Plants give out an “ultrasonic scream” when they are stressed

Researchers at Tel Aviv university want to help "precision farming"

Some plants emit a high-frequency distress sound when they experience environmental stress according to scientists at Tel Avi University in a study described in Live Science. The screams are at too high a frequency to be heard by human ears. 

The researchers deprived tomato plants and tobacco plants of water and cut their stems. They then recorded the plants’ responses with a microphone that was ten centimetres away. 

In each case, it was discovered that the plants began to emit ultrasonic sounds between 20 and 100 kilohertz. It was surmised that these were distress sounds that were observable by other plants and organisms nearby.

When the plant stems were cut, the researchers discovered that a tomato plant emitted 25 ultrasonic distress sounds during an hour whereas tobacco plants gave out 15.

In the case of water deprivation, again the tomato plants gave out more distress sounds, 35 in an hour, compared to just 11 in the case of the tobacco plants. 

The intensity of the sounds also varied according to the stress source. 

By contrast, plants that had no immediate environmental threat or damage released less than one ultrasonic sound in an hour.

“These findings can alter the way we think about the plant kingdom, which has been considered to be almost silent until now,’ the group wrote in a paper summarizing their findings. 

The research team were attempting to predict the different frequency of sounds plants might give out in certain environmental conditions such as wind and rain. 

“The suggestion that the sounds that drought-stressed plants make could be used in precision agriculture seems feasible if it is not too costly to set up the recording in a field situation,” commented Anne Visscher at the Royal Botanic Gardens in Kew.

The paper has not been subjected to peer review.

The inevitable argument against veganism….

So hands up those vegans who have had their ethics countered with: “but plants feel pain as well”. 

No doubt someone somewhere will cite this study as grist to the mill for the argument that vegans are hypocrites for eating plants. If plants give out stress squeals when under stress, just like humans or animals, then surely it is hypocritical of vegans to eat plants – at least that is the way the argument goes.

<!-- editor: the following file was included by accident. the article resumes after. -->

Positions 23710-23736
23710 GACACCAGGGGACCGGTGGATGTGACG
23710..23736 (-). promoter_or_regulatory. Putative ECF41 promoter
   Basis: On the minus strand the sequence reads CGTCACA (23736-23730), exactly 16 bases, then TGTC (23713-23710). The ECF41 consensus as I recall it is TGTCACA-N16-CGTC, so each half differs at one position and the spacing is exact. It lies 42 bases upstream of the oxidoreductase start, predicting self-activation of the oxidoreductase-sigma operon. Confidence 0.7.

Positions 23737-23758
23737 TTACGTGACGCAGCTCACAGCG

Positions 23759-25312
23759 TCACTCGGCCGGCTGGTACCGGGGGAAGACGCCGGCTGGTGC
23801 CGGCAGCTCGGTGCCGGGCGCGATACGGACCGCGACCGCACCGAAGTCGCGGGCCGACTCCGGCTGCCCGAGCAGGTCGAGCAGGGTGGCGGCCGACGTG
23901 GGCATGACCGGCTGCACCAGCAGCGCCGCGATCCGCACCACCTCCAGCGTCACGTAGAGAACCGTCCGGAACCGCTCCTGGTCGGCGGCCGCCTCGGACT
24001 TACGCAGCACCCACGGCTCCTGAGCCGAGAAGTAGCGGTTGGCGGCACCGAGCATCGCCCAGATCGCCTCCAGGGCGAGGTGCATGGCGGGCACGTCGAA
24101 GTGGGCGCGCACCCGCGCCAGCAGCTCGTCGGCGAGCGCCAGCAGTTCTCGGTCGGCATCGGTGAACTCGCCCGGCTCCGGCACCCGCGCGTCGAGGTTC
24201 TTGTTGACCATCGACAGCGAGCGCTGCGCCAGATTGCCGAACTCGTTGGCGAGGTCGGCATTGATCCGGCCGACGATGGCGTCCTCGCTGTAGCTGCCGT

The tomato and tobacco plants, of course, have no brain and no central nervous system. They have no feelings or pain receptors. They are certainly alive and do operate on a cellular level and respond to stimuli as an involuntary action. But plants do not respond like animals. Without a central nervous system, there is no likelihood of sentience in plants in the same way animals experience life.

Most people driving a car will instinctively swerve out of the way if a dog runs across the road, but will not do so if some plants blow across the road. Most people would struggle to slit the throat of a pig but would have no difficulty cutting the stem of a tomato plant.

We do however share DNA with plants. Indigenous populations who live in areas rich in bio-diversity are far more aware of their natural environments than modern man. They may well have a different perspective.

But even if a person believes plants are alive and feel pain to a sufficient degree to make vegans hypocrites, the lack of a central nervous system notwithstanding, there is one cogent argument for that person to take veganism seriously.

It still takes 16 lbs of farm grain to produce just one pound of meat.

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Nicholas Orosz

Nicholas is a former City solicitor and Cambridge graduate. He has a long-standing interest in health & nutrition, the environmental movement, green politics & digital publishing. He has always loved crafting words. His transition to a vegan perspective has been gradual and an ongoing process of self-discovery. Contact:
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